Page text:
Once upon a time, over a decade ago, to get online your computer needed to make a phone call to an internet service provider who would then give you access to the world wide web at an abysmally slow 0.05 megabits per second. Since your computer could dial any number to connect to the web, just like you can dial any number to reach a human being, there was a ton of competition between service providers. One company that got a lot of attention was NetZero. Their key differentiating feature was that they didn’t charge anything for internet connectivity. Instead they installed a toolbar on your computer that was damn near impossible to get rid of. Because they knew the sites you were looking at, they could offer you highly relevant ads. Niklas Zennström, one of Skype’s co-founders, wants to bring back the NetZero business model, but not with dial-up. He’s decided to partner with the as yet to launch 4G LTE wireless operator LightSquared.
FreedomPop, which is a name so ill-conceived that it makes us wince every time we read it, will launch in 2012, pending of course LightSquared getting approval to turn on their network. “The Internet is a right, not a privilege,” says Matt Ingrid, COO of FreedomPop. True as that might be, nothing is stopping people from taking their laptops to their local WiFi enabled café or better yet their local public library, where they might actually pick up a book or two and learn something instead of just poking their Facebook friends. Now when NetZero was doing their free service, privacy advocates weren’t too vocal about people’s traffic being monitored in order to subsidize service. This is 2011 though, and we’re sure they’ll be plenty of complaints.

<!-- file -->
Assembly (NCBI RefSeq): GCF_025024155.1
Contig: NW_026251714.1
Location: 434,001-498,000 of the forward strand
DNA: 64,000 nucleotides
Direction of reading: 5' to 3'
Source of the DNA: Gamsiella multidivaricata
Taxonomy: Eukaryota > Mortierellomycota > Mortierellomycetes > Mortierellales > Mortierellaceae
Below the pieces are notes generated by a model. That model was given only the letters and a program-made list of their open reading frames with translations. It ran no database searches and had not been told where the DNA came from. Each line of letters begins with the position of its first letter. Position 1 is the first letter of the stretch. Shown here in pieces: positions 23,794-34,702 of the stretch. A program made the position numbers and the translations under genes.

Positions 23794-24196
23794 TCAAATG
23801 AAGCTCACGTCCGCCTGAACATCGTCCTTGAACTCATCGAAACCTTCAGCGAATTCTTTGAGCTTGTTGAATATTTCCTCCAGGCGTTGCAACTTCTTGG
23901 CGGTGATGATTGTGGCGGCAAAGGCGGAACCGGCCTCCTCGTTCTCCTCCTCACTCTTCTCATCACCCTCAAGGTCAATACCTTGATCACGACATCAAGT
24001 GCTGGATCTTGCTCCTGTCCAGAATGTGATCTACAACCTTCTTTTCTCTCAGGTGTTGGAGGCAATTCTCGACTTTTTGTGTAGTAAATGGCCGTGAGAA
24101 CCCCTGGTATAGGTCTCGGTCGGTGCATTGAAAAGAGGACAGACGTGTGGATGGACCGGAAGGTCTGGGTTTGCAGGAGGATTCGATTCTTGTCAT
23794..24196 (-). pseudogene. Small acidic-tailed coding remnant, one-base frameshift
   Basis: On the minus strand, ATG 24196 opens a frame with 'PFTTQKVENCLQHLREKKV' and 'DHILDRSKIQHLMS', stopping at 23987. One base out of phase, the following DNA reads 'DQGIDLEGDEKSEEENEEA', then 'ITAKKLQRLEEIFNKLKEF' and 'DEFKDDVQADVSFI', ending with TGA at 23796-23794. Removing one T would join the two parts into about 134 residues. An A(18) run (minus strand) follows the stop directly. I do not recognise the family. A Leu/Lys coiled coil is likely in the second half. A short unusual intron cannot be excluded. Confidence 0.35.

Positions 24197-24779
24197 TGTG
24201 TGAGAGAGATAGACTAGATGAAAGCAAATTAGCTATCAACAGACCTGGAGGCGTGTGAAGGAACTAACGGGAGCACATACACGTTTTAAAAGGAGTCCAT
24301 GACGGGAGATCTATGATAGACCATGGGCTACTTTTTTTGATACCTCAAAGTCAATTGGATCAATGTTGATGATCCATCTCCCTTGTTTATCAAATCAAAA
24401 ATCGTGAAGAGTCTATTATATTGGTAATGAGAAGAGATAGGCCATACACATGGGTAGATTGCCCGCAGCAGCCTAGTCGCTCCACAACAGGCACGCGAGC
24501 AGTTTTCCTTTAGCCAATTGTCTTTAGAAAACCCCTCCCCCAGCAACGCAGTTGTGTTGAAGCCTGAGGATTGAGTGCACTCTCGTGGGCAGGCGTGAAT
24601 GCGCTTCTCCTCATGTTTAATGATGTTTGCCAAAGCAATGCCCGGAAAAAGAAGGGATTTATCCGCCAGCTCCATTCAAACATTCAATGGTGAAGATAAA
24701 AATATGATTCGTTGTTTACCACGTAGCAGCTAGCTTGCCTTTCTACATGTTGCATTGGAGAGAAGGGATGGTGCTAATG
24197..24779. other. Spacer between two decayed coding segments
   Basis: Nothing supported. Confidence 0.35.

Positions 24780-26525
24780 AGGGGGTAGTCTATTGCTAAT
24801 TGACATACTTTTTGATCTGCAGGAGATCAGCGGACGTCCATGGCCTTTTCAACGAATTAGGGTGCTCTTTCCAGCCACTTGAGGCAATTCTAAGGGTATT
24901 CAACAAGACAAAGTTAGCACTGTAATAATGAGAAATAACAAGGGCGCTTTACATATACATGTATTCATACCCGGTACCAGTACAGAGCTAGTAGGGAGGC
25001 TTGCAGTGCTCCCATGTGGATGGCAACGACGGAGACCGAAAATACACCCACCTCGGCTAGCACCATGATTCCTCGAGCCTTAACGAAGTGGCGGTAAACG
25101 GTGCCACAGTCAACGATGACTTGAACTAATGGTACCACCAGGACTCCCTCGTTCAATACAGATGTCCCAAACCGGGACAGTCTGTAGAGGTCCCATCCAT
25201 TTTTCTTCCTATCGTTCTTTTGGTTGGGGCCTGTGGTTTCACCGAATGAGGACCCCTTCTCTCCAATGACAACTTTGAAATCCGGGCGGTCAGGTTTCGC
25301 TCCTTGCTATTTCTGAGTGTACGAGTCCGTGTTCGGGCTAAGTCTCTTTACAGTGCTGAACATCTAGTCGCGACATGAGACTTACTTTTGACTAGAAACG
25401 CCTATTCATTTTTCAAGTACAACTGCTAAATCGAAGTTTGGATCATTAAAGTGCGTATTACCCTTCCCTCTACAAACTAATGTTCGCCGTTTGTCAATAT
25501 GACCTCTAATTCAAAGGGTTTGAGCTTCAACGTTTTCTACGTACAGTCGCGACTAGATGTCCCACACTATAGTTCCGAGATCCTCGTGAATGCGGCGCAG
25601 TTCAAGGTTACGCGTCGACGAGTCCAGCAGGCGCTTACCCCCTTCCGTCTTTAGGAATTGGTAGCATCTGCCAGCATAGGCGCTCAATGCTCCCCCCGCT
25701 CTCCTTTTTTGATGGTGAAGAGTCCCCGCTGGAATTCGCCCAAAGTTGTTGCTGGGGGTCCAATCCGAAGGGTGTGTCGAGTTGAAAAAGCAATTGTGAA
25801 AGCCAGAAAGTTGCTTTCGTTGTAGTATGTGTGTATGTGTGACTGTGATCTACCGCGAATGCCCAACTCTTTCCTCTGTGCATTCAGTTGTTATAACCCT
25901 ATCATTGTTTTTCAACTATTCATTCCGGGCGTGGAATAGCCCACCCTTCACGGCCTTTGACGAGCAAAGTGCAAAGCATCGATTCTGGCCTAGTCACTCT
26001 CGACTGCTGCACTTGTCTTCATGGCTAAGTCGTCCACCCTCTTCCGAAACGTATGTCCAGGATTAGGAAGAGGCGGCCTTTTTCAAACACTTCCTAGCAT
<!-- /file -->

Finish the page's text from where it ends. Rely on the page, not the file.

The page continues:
Whether or not FreedomPop take off, we honestly could care less. Right now we’re just waiting to find out if LightSquared will even be allowed to exist.